With gas prices soaring this year, everyone and their mom came up with a strategy or trick to save fuel and save money.
Buy a new car, drive less, get a Costco membership and fill up up there; the list is endless.
If gas is averaging $4.24 a gallon on March 25th, every guess is worth it, but the advice is backed by science.
Jason Fenske, a mechanical engineer and owner of the Engineering Explained YouTube channel, posted a video detailing simple ways to save fuel.
Unlike many fuel-saving solutions, Jason’s advice can be difficult to implement on your own, but very easy to accomplish.
1. Drive in red
Jason’s first tip is to pull into red lights instead of maintaining speed and stopping suddenly.
To illustrate this, he shows two cars approaching a red light at 45 miles per hour.
A car stays at 45 until the last moment, slams on the brakes and comes to a stop in front of the traffic light – that wastes energy.
The second car decelerates to 25 mph and maintains that speed to the light and can coast through the light when it turns green without having to stop and start completely.
This, explains Jason, saves a significant amount of energy compared to a vehicle waiting at a traffic light before accelerating from a standstill.
2. Drive slowly if you must walk
Jason reintroduces a seemingly contradictory idea that he fully supports with his technical expertise.
If you travel long distances without stopping, such as B. On a freeway, Jason recommends lowering the maximum speed to save fuel.
That doesn’t mean you should plod along a freeway at 20 mph and double the travel time, but rather slow down your cruising speed slightly on open roads.
Simply put, your car has to exponentially expend more power to keep going as the speed increases.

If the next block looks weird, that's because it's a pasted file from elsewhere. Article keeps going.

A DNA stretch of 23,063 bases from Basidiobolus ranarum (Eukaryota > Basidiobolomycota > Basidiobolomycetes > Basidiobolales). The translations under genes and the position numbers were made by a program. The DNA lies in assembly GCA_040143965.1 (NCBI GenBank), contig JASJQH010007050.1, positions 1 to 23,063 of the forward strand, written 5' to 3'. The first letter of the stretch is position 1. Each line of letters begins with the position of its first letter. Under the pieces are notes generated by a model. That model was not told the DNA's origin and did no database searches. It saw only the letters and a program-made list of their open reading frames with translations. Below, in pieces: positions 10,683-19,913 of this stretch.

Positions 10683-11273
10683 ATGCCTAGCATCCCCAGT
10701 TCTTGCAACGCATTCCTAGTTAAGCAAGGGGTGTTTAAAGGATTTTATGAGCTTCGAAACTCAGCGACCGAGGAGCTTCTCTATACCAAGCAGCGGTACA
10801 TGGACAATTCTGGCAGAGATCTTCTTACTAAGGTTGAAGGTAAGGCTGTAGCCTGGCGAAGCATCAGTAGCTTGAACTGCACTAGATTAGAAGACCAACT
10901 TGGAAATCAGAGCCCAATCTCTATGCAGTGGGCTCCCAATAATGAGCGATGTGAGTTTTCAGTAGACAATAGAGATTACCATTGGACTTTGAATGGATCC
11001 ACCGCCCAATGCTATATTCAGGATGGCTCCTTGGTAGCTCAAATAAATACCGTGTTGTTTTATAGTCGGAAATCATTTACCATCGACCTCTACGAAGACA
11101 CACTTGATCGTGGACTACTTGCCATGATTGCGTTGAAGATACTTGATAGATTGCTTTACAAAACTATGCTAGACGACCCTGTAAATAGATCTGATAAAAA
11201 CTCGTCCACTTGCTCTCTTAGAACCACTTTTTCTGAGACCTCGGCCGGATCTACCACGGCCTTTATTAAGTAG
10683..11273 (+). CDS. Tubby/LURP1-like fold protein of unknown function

As a result, even a five mph difference over distance can produce wildly different fuel efficiency results.
If you’re still in doubt, Jason explains the math in detail in his video.
3. Use the engine brake
In most cars, if you take your foot off the gas pedal, your engine will not use any fuel.
Jason illustrates this with another traffic light example: one driver holds the accelerator pedal down and maintains his top speed before stopping at the light, the other accelerates immediately.
The second driver slowly loses speed when approaching the traffic light, while not consuming any fuel.
By taking more time to get to the light, the second driver also wastes less fuel idling.
Jason also recommends engine braking on long descents, both for fuel efficiency reasons and for proper car maintenance.
4. Go up hills slowly and down them quickly
When faced with a small hill, the best strategy to save fuel is to use less throttle when going uphill and accelerate slightly when going down.
Maintaining speed over a hill requires a lot of energy from the accelerator on the way up and from the brakes on the way down.
Alternatively, you can either throttle slightly or stop the engine and let your momentum carry you to the top of the hill for almost no fuel costs.
You lose speed as you climb the hill, but gravity helps you pick up speed again with minimal fuel consumption as you go downhill.
From gas to groceries to housing, we’ve rounded up some of the best ways to save on the things hit hardest by inflation.
And check out the latest updates on stimulus check plans to see if your state will be granting cash relief in the coming weeks.
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https://www.the-sun.com/money/4978370/save-gas-four-driving-hacks-habits/ Four driving tricks to save gas